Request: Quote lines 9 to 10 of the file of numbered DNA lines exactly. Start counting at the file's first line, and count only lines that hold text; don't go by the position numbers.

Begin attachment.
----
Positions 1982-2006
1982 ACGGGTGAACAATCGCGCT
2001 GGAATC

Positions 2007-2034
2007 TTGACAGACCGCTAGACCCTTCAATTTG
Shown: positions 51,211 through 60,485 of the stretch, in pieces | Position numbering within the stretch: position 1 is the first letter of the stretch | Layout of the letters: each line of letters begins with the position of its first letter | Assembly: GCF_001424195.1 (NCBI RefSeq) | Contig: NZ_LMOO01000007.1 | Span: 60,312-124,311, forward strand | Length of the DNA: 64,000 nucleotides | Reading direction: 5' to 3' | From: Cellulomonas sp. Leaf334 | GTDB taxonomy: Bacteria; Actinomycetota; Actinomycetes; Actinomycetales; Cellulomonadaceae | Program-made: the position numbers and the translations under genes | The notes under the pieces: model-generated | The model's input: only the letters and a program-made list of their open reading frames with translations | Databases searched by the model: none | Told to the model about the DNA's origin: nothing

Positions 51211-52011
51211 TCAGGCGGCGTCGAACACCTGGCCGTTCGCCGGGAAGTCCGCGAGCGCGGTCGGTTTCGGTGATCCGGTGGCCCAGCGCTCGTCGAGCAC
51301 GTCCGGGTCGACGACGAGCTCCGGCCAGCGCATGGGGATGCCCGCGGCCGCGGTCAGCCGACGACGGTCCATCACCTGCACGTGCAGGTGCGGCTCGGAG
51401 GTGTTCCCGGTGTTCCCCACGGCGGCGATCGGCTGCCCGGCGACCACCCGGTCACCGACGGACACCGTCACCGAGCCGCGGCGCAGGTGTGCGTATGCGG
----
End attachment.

51301 GTCCGGGTCGACGACGAGCTCCGGCCAGCGCATGGGGATGCCCGCGGCCGCGGTCAGCCGACGACGGTCCATCACCTGCACGTGCAGGTGCGGCTCGGAG
51401 GTGTTCCCGGTGTTCCCCACGGCGGCGATCGGCTGCCCGGCGACCACCCGGTCACCGACGGACACCGTCACCGAGCCGCGGCGCAGGTGTGCGTATGCGG